TAMPA, Fla. — Three space companies that went public two years ago are seeking ways to build credibility with large institutional investors that have started dipping toes into the deflated market.
Launch vehicle and spacecraft developer Rocket Lab, space technology provider Redwire, and Earth observation operator BlackSky started trading shares within weeks of each other after their 2021 merger with a special purpose acquisition company (SPAC), a financial tool offering a fast-track to stock markets.
Like other space companies that merged with a SPAC, which requires less due diligence than a conventional IPO, their shares have fallen from a $10 listing price as investors pull back from the market.
Shares closed Sept. 14 at $5.26 for Rocket Lab, $4.12 for Redwire, and $1.30 for BlackSky.
Chief financial officers from these companies joined Noel Rimalovski, managing partner at investment bank GH Partners, on a World Satellite Business Week panel in Paris Sept. 12 to discuss the market.
Rocket Lab raised $777 million in capital from its SPAC deal to help fund its new Neutron medium-class rocket.
Adam Spice, the company’s CFO, said during the panel that it could have probably only raised as much as $300 million via the traditional IPO route.
“We knew that wasn’t going to be enough,” Spice said.
“We also knew there were going to be downsides of going through … this novel transaction structure” with a SPAC.
While Redwire’s Jonathan Baliff partly attributed the downturn to high interest rates that have generally drained growth capital, he also pointed to how revenue promises made by many of these companies have also been unfulfilled.
“But that doesn’t mean these aren’t good investments,” Baliff said. “It just means that there’s a lot of rethinking [required] from the investor standpoint.”
Spice said post-SPAC space companies are dealing with an equity market that is poorly educated about the space industry and the companies involved.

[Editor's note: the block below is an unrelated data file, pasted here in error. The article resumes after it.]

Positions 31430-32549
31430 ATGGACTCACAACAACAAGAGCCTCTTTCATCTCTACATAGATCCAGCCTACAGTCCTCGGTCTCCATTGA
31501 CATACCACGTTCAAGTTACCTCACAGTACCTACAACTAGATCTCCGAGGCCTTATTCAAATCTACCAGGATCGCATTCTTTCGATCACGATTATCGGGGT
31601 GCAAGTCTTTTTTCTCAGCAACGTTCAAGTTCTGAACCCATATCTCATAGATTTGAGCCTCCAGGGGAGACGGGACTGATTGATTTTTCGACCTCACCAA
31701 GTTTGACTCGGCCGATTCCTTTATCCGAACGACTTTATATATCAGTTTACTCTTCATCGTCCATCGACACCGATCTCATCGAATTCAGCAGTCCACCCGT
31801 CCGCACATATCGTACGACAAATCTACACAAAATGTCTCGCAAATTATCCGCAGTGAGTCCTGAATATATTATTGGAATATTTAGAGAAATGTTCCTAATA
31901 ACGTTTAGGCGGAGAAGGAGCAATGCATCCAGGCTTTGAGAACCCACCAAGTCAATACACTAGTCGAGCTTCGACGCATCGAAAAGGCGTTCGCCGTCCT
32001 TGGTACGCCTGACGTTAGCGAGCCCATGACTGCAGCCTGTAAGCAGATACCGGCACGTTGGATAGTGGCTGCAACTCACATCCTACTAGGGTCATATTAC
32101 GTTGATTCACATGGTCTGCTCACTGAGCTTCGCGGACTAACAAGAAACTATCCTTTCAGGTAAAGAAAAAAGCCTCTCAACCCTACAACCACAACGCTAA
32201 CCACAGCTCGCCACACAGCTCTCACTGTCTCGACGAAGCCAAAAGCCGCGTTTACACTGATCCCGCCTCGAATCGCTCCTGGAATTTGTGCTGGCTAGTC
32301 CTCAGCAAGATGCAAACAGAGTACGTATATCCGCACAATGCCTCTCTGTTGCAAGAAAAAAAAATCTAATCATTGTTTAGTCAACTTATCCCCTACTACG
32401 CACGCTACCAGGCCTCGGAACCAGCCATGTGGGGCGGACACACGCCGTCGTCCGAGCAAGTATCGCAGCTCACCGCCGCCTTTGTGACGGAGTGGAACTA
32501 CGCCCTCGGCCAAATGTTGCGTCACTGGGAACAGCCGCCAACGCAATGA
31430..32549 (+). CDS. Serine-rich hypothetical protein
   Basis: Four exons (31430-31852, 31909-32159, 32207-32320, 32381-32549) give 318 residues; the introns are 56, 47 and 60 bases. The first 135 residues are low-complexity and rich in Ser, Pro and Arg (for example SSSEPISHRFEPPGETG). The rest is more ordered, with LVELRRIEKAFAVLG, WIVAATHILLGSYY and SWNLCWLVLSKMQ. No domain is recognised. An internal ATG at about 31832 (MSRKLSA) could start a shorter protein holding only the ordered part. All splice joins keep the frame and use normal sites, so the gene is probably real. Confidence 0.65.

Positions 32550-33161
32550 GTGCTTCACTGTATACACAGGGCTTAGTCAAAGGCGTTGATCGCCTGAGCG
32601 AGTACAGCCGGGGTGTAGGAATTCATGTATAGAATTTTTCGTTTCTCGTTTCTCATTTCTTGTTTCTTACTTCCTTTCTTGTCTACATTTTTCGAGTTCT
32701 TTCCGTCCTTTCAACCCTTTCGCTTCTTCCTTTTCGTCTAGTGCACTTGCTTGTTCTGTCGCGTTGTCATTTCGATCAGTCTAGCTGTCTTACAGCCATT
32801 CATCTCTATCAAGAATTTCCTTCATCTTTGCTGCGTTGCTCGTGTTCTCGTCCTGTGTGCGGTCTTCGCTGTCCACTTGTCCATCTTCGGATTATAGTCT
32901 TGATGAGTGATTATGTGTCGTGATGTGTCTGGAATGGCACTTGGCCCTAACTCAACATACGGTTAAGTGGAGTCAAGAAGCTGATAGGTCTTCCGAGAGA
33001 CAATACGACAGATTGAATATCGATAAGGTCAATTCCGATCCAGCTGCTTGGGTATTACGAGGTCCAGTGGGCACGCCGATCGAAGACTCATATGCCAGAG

“You’ve got a tremendous, I would say, bias by retail investors,” he added.
However, he said institutional investors are now increasingly turning their attention to the market.
“I think they were trying to time at the bottom of the market,” Spice continued, and “we’ll see how accurate they are.”
According to Spice, it’s now on space companies to educate the institutional investor community to ensure they have the information they need to make informed decisions.
“What we can do most is focus on our internal, focus on our execution,” BlackSky’s Henry Dubois said, “and then get the story out.”
Ultimately, Dubois said successful companies will be those that can explain to the market how their business models will get them to profitability.
“I think profitability is where people are going to start focusing and honing in on,” he said.
The new funding landscape
Rimalovski of GH Partners said investors are now focusing much more on business fundamentals, track record, and the size of a company’s backlog of future revenues.
This means transactions are taking longer to complete as investors conduct more due diligence than they did two years ago.
“The era of … things are getting worse, please send more money — that’s over,” he added.
Redwire’s Baliff also highlighted current confusion among investors over which companies will survive the downturn and those with business models that work.
Generally, if a company listed at $10 and is now trading at $5, “you’re kind of viewed as a survivor,” he said, “you’re going to make it. If you’re below $1 … it’s teetering on investors being able to just give you any capital, and between one and five, you know, it just depends on the day.”
Baliff said he expects equity funds will opt to hold onto cash for the rest of the year to see how the market shakes out, and then deploy funds they have been sitting on in 2024.